I walked into my very first creative writing class–my only writing experience was investment research reports and letters to shareholders–and was stunned to find my workshop mates were seven women, all published authors. My discomfort was compounded when the mentor called on me to lead off, analyzing a manuscript by a fellow student. I can’t remember how I responded, but I still feel the rush of blood in my face as I struggled for something to say.
Following this humiliating morning, I met my wife, Reba, at lunch and told her, “I was the dumbest person in the class!”
Her unsympathetic response: “It’s about time. Most of us have that experience earlier in life.”
It was true. I’d always been a (mostly) A-student. But that was fifty years ago. Recently retired, I had joined this writing class as a lark to spend a couple of weeks with my wife in London and Bath, a typically attractive locale for Spalding University’s annual residency for its distance-learning MFA in writing program.
I survived, thanks to my seven female classmates, who were supportive and helpful; and an excellent instructor/mentor, who labored over my submissions and taught me the basics of writing creative non-fiction. At the end of two weeks, my new friends were encouraging me to write the complete story of Reba’s and my forty years of fine art print collecting. The result will be published this winter by David R. Godine, under the title Small Victories: One Couple’s Surprising Adventures Building an Unrivaled Collection of American Prints.
Many years passed on the way to becoming an author. Birth and early childhood in Beaumont, Texas and then to Austin, where I attended public schools. After graduation from high school, I was accepted into the Naval Officer Reserve Corps as a “Regular,” entitling me to a generous college-of-my-choice scholarship and employment with the Navy for three summers. The only drawback was an obligation to serve three years’ active duty after college.
Living in Austin made attending the University of Texas an easy decision. The two most influential men in my life, my father and uncle, were both engineers, and all I knew was to follow the pattern, so I majored in Chemical Engineering. The Midshipmen summer training cruises to Europe were eye-opening. I discovered art in Paris and Amsterdam, and developed a desire for more international travel.
After graduation from Texas and becoming an Ensign, USN, I accepted an offer from Esso (now ExxonMobil) to work in their Baton Rouge refinery. The major attraction of the job was eligibility for a Teagle Scholarship. Teagle, a founder of Standard Oil, had established a no-strings-attached scholarship to Harvard Business School for employees with three years’ company service. Esso generously allowed me to count my Navy time as active employment, if I would put in a few months of work at the refinery after discharge.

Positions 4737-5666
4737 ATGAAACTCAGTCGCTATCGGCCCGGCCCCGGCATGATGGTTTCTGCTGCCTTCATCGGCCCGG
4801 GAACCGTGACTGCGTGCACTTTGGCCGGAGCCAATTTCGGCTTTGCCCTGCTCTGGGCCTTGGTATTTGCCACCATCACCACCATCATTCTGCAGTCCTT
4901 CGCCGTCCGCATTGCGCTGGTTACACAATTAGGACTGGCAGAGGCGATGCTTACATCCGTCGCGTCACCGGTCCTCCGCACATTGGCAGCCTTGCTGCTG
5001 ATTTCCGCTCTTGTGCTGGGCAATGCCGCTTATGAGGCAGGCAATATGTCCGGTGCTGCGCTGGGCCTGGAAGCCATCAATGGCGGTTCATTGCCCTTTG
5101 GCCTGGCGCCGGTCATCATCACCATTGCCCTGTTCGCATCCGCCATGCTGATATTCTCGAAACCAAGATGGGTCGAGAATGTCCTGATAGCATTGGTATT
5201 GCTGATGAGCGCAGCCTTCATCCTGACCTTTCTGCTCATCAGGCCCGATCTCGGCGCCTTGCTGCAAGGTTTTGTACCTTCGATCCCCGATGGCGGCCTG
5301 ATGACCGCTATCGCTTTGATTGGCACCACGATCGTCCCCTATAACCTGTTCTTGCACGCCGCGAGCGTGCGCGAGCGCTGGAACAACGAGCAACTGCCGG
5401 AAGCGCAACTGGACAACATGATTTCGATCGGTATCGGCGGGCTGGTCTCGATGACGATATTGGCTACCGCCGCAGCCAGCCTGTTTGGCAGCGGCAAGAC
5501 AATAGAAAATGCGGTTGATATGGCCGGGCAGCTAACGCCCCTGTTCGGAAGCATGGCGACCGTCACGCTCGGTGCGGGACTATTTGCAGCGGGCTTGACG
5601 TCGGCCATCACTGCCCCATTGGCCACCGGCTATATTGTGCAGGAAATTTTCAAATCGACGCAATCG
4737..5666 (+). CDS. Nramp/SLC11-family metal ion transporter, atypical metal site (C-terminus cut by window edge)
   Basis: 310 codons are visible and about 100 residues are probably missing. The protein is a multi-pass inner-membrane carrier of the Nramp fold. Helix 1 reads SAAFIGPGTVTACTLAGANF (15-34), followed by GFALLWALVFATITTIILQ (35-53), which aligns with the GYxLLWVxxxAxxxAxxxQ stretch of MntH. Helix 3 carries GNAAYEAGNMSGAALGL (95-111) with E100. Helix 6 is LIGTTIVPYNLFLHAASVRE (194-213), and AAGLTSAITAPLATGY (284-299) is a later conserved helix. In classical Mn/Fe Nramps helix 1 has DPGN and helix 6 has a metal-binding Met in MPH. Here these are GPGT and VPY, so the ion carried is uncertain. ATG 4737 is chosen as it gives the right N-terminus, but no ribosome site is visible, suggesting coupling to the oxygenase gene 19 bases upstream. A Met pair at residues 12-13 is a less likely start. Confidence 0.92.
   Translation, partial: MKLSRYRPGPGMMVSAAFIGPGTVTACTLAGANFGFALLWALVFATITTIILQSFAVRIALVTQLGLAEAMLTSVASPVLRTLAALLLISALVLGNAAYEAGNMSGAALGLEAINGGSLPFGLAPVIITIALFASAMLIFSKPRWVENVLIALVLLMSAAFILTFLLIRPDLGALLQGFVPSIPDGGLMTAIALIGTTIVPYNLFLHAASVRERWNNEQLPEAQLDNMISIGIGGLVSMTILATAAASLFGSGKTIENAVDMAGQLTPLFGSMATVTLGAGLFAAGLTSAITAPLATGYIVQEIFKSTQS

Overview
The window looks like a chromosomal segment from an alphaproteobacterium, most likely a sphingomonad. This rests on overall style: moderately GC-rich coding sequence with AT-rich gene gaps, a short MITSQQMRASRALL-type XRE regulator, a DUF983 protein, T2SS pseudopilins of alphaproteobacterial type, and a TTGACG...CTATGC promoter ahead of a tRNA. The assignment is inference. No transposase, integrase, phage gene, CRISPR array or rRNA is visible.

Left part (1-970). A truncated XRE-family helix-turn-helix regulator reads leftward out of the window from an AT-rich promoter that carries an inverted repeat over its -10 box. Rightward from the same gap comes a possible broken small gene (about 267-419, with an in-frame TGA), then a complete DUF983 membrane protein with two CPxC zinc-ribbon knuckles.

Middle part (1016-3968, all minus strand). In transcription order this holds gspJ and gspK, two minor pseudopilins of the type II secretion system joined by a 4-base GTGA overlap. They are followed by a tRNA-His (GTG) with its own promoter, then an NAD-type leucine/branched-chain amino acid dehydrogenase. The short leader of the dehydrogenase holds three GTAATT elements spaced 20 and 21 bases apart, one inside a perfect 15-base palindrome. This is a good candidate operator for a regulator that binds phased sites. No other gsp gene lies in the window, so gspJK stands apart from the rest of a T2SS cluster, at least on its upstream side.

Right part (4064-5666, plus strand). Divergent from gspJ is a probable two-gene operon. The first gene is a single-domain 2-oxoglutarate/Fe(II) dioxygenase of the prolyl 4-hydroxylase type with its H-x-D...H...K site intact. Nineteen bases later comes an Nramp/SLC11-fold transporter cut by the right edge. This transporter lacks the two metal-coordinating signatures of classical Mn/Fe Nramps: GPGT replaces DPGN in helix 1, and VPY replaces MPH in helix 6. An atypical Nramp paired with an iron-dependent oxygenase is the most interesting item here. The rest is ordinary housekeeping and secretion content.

I served three years in the Navy, all at sea, aboard the U.S.S. Maury, a hydrographic survey ship that was mapping the bottom of the Atlantic Ocean searching for locations to place hydrophones to track Soviet submarines. Long stretches away from civilization, but a technically interesting occupation. The high school summers I’d worked with my Dad’s land surveying crews proved more valuable than my engineering degree. Back to Baton Rouge after the Navy to earn the scholarship, then to Boston for Harvard Business School and an MBA two years later (Class of 1961).
At HBS my finance professor steered me to Wall Street, where I joined a small investment management firm as a securities analyst specializing in the chemical and oil industries. For the next forty years I worked in some aspect of securities and investment, at Waddell & Reed, a mutual funds company; at Mitchell, Hutchins, a research-oriented stock broker; and the last twenty-one years as CEO and Chairman of Alliance Capital Management (now AllianceBernstein), a large pension fund and mutual funds company. I retired from Alliance in 2001.
An important goal at Alliance was to “internationalize” a heretofore domestic company. Reba was part of this effort, and we succeeded in attracting overseas clients. The company learned to invest in foreign markets. This interest carried over into retirement, when I helped other former Alliance employees start off-shore businesses, e.g., our Cornerstone Partners, a private equity firm based in Warsaw, Poland.
During all those years on Wall Street, my principal avocation was collecting fine art prints, an activity Reba (Ph.D. Art History) and I shared from the time of our marriage in 1975. Over a thirty-five-year period, we built what was thought to be the largest privately-owned collection of fine art prints by American artists. Drawing on our collection, we created traveling exhibitions to more than one hundred museums in the United States, Canada, Mexico, Europe and Japan. We responded to the question “Is there a good video on prints?” by making one: All About Prints, an hour-long PBS show and DVD. In 2008, we donated most of our collection—about five thousand prints, our files, library and the building that housed it all—to the National Gallery of Art in Washington, D.C.
After ceasing to collect prints, we decided to write, incorporating our print collecting experience. Reba (nom de plume Reba White Williams) has turned to fiction, mysteries set in the art world, mostly prints. Her first novel Restrike was published June, 2013; its sequel, Fatal Impressions, in April, 2014; and Angels, an e-book, was released this past July. Bloody Royal Prints, the third installment, will be published early 2015.
Whether my memoir Small Victories will be both my first and last book, remains to be seen.